The Acentos Review


PS. 1 in `64


                  Bluebird Bluebird

                        through my window 

                  Bluebird Bluebird

                        through my window 

                  Bluebird Bluebird





One, two,

buckle my shoe… 

That is not the way

you ask someone

to help tie your shoes!

Do you hear me?

Can you hear me!

Can you hear me And-Dray-Ess? 

                              Jack and Jill

                                    went up the hill

                                          to get a pail of water.

                        And Jane ran and Spot ran, and only Sam

                        could eat green eggs and ham for breakfast.

                        I usually had juice and café con leche y pan italiano

                        con lluebos y papas fritas or Corn Flakes.

But skipped breakfast the cold morning

I fainted in the schoolyard –

                        Looked up to see a huddle of Curious George faces: 

School sent Babar the guidance counselor

      to lecture The Old Lady Who Lived in A Shoe on nutrition.

                        Que insulto, como si no puedo criar mi hijo!

No one’s saying you don’t know how to raise him. 

Bluebird Bluebird

            through myy  winn…dow ...

PS II in `65


            I walked small Borinquen roads

                  through green island fields -

                  sweaty 80’s, 90’s, hotter

                        to reach my barracks of a school.

                  For lunch:

                        chicken noodle soup

                              & warm powdered milk

                                                two women mixed

                                                in a large metal tub outside

                              & ladled into clear glass pitchers –

                 Sandwhiches were white bread

                              & American cheese. 

                                          Under a full flowering tree

                                             I and other boys in white shirts

                                          and girls in little bright dresses

                                             paired off

                                          to play a game:

                                             Take a flower’s stamen,

                                          hold its lower end

                                             very carefully, keeping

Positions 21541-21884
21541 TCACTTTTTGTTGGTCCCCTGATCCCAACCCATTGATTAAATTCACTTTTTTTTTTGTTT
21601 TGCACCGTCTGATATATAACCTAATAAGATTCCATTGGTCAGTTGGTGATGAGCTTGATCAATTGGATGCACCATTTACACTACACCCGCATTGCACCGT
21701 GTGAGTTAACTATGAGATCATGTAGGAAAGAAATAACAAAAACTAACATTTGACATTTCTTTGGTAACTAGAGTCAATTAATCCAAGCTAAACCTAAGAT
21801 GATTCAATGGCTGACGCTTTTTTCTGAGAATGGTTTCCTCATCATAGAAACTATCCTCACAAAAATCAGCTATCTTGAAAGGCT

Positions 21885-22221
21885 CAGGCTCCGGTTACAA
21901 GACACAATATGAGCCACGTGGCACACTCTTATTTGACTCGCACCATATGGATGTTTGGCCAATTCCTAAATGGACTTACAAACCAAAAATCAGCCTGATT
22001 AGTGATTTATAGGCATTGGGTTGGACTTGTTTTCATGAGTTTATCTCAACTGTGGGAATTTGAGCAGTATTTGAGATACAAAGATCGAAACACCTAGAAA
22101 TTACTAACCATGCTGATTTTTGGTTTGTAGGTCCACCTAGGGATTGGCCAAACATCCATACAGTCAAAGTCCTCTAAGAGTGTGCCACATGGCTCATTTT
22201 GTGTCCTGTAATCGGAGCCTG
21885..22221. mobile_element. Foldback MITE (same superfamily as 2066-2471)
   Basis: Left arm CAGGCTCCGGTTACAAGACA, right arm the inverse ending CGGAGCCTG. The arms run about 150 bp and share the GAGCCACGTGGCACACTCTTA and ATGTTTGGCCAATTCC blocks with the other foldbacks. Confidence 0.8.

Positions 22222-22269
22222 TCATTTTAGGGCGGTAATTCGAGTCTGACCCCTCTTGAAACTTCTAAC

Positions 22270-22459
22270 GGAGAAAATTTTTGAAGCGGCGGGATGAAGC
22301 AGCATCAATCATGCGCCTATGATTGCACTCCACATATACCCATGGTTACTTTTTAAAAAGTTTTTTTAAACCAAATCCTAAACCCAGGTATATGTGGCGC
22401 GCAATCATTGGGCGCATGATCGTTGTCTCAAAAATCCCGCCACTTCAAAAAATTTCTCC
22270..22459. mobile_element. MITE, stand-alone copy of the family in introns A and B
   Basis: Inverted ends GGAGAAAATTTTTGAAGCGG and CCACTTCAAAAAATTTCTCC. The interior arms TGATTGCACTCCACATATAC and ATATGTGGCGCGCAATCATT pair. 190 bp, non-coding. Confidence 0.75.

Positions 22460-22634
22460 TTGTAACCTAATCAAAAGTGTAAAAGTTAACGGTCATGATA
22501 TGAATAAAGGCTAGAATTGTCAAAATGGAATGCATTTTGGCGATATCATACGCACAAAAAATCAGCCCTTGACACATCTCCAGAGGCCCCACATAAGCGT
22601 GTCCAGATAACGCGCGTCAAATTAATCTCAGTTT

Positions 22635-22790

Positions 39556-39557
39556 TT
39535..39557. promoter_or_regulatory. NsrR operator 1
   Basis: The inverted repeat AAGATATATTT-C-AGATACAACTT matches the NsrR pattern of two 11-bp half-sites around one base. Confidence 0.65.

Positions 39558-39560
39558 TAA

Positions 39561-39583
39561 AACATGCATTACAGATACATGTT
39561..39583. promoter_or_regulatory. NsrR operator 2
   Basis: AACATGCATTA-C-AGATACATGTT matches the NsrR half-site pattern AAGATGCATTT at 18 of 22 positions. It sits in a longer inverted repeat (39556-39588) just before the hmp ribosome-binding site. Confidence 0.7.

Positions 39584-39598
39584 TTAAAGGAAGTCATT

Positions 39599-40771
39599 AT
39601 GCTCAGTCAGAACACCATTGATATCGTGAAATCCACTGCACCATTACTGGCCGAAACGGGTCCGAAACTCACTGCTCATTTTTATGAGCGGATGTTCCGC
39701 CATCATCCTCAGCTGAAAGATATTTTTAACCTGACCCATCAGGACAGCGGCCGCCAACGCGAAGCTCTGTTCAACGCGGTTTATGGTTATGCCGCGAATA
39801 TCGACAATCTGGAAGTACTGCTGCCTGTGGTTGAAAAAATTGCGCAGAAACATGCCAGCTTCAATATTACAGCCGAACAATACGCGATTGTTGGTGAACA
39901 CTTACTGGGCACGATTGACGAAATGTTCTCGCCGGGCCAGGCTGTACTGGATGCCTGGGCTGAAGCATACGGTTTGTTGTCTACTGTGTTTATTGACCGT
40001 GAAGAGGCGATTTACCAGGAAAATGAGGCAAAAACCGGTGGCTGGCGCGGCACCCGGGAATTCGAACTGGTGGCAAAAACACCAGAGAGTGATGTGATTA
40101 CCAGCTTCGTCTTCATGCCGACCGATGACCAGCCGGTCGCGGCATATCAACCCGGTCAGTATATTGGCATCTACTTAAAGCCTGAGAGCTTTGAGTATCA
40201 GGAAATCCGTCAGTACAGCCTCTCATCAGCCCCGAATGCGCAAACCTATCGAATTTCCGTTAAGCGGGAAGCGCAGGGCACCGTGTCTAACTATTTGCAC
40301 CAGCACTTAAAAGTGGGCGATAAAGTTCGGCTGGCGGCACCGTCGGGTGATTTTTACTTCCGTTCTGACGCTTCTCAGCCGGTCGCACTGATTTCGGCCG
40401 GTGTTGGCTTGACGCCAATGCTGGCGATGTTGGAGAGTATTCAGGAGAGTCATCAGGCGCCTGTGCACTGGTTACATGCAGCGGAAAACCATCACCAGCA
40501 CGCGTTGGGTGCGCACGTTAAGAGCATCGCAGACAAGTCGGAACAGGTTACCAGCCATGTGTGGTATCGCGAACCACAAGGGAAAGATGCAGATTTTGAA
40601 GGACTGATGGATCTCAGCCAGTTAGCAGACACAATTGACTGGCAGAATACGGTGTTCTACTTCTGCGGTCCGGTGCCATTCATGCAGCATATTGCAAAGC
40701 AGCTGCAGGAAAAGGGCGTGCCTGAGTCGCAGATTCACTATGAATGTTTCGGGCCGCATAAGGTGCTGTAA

hand steady, hook

                                              its knitting needle

                                          head with an other’s,

                                             then delicately

                                          tug and turn

                                             until the other’s

                                          head is off,

                                             or yours.

                                          If you rush

                                             you’ll almost always lose.

                                          I didn’t win at first –

                                             Wish I could remember

                                          the little girl’s face

                                             who taught me how to play. 


Two Poems

Andrés Castro

Andrés, after receiving his MFA from Brooklyn College, founded the non-extant U.S. Latino Review. He submits, “…my naive romantic attempt to bridge between Latino/as groups themselves and all others. I learned much from my successes and failures. I also found out what a poor excuse for a Latino I am.” He founded The Teacher's Voice and it continues to grow in every way. The next theme issue calls for a look at the absence of African, Latino/a, Asian, and other underrepresented groups in education and English departments at the local and national level—especially in real decision-making positions (if any actually exist these days). 

A member of Pen, listed in the Directory of Poets and Writers, his work continues to appear in small press literary magazines. His most recent published poem appears in Left Curve.  

He is extremely happy to see his wife, Masayo, complete her certification as a Japanese language instructor and his son, Manuel, and daughter, Haruko, continue to grow as high school educators and much more.